Britishness since 1870
What does it mean to be British? It is now recognized that being British is not innate, static or permanent, but that national identities within Britain are constantly constructed and reconstructed. Britishness since 1870 examines this definition and redefinition of the British national identity since the 1870s.
Paul Ward argues that British national identity is a resilient force, and looks at how Britishness has adapted to changing circumstances.
Taking a thematic approach, Britishness since 1870 examines the forces that have contributed to a sense of Britishness, and considers how Britishness has been mediated by other identities such as class, gender, region, ethnicity and the sense of belonging to England, Scotland, Wales and Ireland.
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1 The apparent stability of the United Kingdom across much of the twentieth
century has made its current 'crisis' appear profound. Being British is no longer
seen as innate, static and permanent. Indeed, it is seen as under threat. In this
book I ...
At the end of the twentieth century the Prince of Wales's Charities handed out £
1,367,230 in a single year and the involvement in AIDS charities by Princess
Diana brought much praise. Prochaska 's conclusion about the 1920s and 1930s,
Women's proper sphere was private: home, hearth and domestic responsibilities.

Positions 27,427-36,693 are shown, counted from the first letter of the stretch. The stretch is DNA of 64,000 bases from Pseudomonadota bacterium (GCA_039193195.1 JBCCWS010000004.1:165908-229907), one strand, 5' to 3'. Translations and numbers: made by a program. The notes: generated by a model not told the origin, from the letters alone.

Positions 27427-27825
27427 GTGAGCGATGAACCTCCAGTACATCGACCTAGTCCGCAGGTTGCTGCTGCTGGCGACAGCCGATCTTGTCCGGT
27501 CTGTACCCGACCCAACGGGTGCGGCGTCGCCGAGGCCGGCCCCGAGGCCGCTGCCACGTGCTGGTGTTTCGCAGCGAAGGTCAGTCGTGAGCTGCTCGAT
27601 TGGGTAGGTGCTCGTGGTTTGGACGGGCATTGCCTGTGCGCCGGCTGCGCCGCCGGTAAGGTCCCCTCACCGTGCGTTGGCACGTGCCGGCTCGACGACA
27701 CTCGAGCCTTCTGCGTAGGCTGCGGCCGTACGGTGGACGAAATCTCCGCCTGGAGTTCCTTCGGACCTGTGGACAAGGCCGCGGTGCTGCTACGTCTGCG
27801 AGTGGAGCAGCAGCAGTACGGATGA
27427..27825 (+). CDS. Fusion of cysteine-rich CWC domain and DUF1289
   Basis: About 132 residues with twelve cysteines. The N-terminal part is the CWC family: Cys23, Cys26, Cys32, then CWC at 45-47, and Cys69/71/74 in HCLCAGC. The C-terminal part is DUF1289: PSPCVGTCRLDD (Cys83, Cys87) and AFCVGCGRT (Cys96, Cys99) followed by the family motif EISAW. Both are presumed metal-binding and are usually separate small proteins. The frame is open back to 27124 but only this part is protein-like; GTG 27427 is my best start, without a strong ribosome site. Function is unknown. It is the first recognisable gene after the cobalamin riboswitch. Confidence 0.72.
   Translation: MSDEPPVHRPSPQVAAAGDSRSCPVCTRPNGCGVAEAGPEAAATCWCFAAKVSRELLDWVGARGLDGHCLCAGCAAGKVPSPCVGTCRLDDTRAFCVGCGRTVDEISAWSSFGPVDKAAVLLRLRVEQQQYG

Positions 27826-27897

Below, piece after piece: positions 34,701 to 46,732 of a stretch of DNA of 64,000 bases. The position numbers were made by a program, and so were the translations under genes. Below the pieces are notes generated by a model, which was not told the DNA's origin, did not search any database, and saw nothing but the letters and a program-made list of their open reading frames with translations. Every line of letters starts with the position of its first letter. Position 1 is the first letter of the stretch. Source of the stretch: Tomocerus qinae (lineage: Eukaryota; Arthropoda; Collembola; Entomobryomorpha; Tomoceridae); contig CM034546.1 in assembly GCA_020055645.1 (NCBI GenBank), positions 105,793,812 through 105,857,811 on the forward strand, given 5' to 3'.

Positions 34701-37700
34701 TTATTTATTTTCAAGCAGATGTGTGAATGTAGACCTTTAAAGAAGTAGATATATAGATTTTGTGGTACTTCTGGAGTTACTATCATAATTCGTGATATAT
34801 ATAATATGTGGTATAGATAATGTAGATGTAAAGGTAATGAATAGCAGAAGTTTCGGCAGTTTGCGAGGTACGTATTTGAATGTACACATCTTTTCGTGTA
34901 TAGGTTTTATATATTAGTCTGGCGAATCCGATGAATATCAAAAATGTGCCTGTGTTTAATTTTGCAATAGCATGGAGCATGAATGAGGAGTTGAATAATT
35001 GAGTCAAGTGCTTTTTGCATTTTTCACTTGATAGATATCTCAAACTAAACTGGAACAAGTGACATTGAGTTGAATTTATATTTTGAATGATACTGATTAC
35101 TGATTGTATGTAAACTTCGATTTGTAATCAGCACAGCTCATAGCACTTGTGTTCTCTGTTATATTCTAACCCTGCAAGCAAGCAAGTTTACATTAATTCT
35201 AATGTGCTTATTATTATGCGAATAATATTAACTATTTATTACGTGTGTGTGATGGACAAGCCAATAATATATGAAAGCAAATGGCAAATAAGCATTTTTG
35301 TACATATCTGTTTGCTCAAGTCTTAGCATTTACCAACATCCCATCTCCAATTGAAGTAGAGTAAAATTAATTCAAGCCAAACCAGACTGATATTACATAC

1 'Separate spheres' has always been an inadequate characterisation of
women's (and men's) roles in nineteenth- and twentieth-century British society,
but most ...
As Joanna Bourke has pointed out, at the beginning of the twentieth century, 22
per cent of men between 1 7 and 40 years old had some experience of military
service, and between 1916 and 1918 and 1939 and 1963, young men were
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The First World War
Between the wars
British Fascism and Communism
Patriotism and politics in the peoples war
The politics of European identity
A new way of being British ethnicity and Britishness
Continuities and varieties before 1945
Women in Ireland Scotland and Wales
The impact of the Great War
Gender and Britishness in the Second World War
Gender race and home in postwar Britain
Rural urban and regional Britishness
Finding the core of the nation
Sport nation and Empire
Sport and nation in Scotland Wales and Ireland
Regional and local identities in British sport
Race sport and identity
Going on holiday
Resisting the Americanisation of culture
Politicians parties and national identity
The Second World War and the national community
Numbers and the other in affluent Britain
the politics of exclusion
Black and Asian identities in the UK
Holding together or pulling apart?
Ireland and Northern Ireland
The end of Britain?